Good morning to you, a quick Saturday round-up for you because I have to take the dogs to the park now that the park is accessible again.
The draw for the Europa League was made yesterday and for your delectation we’ll be facing Sporting Lisbon, Azerbaijani champions Qarabag – with their name like a ubiquitous app that hasn’t yet been invented but will become a verb like Skype or Google – and Ukrainian side Vorskla Poltava.
And people say the Europa League is the poor relation. Pffff, as if.
In truth though, it’s a chance for Unai Emery to give playing time to everyone. I expect to see plenty of youngsters, Bernd Leno in goal, perhaps Emile Smith Rowe starting with Eddie Nketiah, and there’s probably scope to include Inanimate Carbon Rod and Tyre Iron too. The new boss says he wants his team to ‘go far’ in the tournament, which is understandable because it is one with two prizes: a trophy and entry into next season’s Champions League. As uninspiring as the group stages are, once things get to the knock-out stages we have to take it seriously.
An interesting story from the draw is that Azerbaijan are at war with Armenia and they have banned all Armenian citizens from entry into the country. It was suggested that Henrikh Mkhitaryan might miss out, although he was granted a visa when playing for Borussia Dortmund. They were due to face Gabala – with their name like a dating site for mongoose aficionados – but in the end the midfielder stayed at home due to ‘security concerns’.
Interestingly, someone with an Azerbaijani IP address attempted to comment on the story on Arseblog News to suggest this was the right course of action because someone might try to hurt Mkhitaryan or, indeed, he might do likewise to citizens there. A sleeper agent of the Armenian army, playing for Arsenal in the hope he might be granted a visa for sporting reasons, could then get behind enemy lines and take a few people out. Of course. People are mental (the comment was not published).
It’s also worth pointing out that the final is taking place at the Olympic Stadium in Baku in May, so should we get that far this story might raise its head again. Hopefully that’s a bridge we can cross when we come to it.
Meanwhile, Reiss Nelson’s loan move to Hoffenheim was confirmed, and the good news is that he signed a new long-term deal before he left. I wrote earlier in the week about why I think this is a positive thing for the player, and the club in the longer-term even if it does take away a little early-season depth, so fingers crossed it all goes well for him there.
Unai Emery explained the thinking behind the move, saying:
It’s a very big chance for him and the level there is important. We think, because he is very young, he needs to take a new level to play, a new level also to get minutes, to get experience.
While the player sounded delighted with his new deal:
I’m delighted. It’s been a long time coming now, so I’m just happy everything’s sorted out and I can sign a contract for a great club. It’s my boyhood club. From a young age, from about eight years old, I’ve been supporting the club. The likes of Thierry Henry have encouraged me as well, so ever since then I’ve just loved the club and really fallen in love with it.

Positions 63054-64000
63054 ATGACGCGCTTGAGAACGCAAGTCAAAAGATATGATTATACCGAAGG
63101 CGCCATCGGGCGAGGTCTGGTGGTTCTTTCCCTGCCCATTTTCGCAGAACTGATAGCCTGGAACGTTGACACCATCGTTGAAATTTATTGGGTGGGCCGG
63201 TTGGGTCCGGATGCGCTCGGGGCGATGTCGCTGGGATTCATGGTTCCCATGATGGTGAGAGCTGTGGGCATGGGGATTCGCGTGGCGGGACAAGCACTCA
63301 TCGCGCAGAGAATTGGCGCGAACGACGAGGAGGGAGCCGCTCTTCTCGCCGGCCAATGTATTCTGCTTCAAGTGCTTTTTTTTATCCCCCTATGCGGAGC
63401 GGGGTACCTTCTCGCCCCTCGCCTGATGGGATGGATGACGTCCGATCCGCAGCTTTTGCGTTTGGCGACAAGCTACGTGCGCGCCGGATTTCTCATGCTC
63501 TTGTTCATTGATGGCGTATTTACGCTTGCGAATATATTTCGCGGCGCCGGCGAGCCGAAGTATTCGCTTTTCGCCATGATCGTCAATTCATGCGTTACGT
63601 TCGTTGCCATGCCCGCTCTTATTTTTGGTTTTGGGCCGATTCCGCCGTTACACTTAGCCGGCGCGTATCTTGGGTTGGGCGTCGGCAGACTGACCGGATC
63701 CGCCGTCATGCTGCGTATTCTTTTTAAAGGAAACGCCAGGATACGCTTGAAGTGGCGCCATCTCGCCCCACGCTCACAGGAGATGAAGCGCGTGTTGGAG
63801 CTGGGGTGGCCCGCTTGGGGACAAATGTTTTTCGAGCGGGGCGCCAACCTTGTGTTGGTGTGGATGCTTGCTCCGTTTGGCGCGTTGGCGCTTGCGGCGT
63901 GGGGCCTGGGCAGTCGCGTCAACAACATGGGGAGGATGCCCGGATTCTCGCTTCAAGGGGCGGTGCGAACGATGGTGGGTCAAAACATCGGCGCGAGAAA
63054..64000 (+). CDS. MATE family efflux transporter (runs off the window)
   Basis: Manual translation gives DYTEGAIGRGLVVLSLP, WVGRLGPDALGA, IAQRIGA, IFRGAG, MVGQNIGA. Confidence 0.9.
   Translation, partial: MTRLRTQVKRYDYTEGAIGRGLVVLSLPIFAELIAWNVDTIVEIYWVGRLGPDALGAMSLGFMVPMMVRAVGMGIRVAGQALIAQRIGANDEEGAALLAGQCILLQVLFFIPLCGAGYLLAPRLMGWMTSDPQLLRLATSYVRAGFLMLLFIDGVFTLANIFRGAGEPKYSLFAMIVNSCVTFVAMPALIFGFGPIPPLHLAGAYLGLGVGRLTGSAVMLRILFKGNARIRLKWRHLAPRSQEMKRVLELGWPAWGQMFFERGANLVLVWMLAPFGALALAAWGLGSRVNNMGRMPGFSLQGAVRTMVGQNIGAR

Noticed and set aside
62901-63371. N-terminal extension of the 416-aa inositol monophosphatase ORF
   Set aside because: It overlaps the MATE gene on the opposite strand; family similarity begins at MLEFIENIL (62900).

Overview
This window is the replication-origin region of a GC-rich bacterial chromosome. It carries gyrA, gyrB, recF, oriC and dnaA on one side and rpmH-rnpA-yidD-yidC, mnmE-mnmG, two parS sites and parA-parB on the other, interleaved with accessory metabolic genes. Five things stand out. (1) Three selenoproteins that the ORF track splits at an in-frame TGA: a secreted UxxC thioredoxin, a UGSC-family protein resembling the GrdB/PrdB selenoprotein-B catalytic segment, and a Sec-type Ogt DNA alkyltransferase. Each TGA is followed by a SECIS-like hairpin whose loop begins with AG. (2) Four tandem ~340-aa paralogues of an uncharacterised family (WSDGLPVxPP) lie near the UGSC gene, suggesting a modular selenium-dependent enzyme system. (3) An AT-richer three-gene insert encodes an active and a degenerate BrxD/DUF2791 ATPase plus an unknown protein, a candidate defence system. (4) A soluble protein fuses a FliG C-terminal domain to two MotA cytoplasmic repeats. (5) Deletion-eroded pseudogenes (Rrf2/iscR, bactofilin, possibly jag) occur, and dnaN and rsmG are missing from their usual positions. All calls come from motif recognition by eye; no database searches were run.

Looking ahead to the Cardiff game, the Spaniard said Mesut Ozil was back in the squad, stressing the fact he was an ‘important player’, and once again playing down the stories from last weekend. He also made it clear that the German would have to fit into his style, rather than the team being built around him:
It’s about where he is better for us and also about the opposition’s style of play. I like the possibility to have the player play different positions on the pitch. It depends each match and is the same for other players too. For that, Mesut has played with me on the right wing and also as No 10 and we are going to continue to do that.
I don’t think those are demands that anyone could find unreasonable. We’ll tailor the the team to the opposition, Ozil will play where the manager thinks he can have the most effect. Right now though, there’s something interesting brewing between Mkhitaryan and Bellerin on the right hand side and it’d be strange not to let that develop further.
So, unless Emery shifts Aaron Ramsey further back in the midfield, it’s a bit of an either/or situation between Ozil and the Welshman. You could see some games where one might be better suited than the other, and while Ramsey’s contractual situation looms large and makes you wonder if we should focus more on the player who has committed to the club – whatever you think of his wages – I suspect Emery is pragmatic enough to know he’ll need what Ramsey can give us throughout the course of this campaign.
What he does tomorrow against Cardiff will be interesting, we’re still trying to work the new man out and how he thinks, and each game give us a little more insight into that.
Right, that’s it for this morning. For plenty of Ozil discussion and a good old fashioned Mourinho lambasting, get your ears around this week’s Arsecast below, and I’ll be back tomorrow for a preview of the game, and all the other bits and pieces as well. Until then.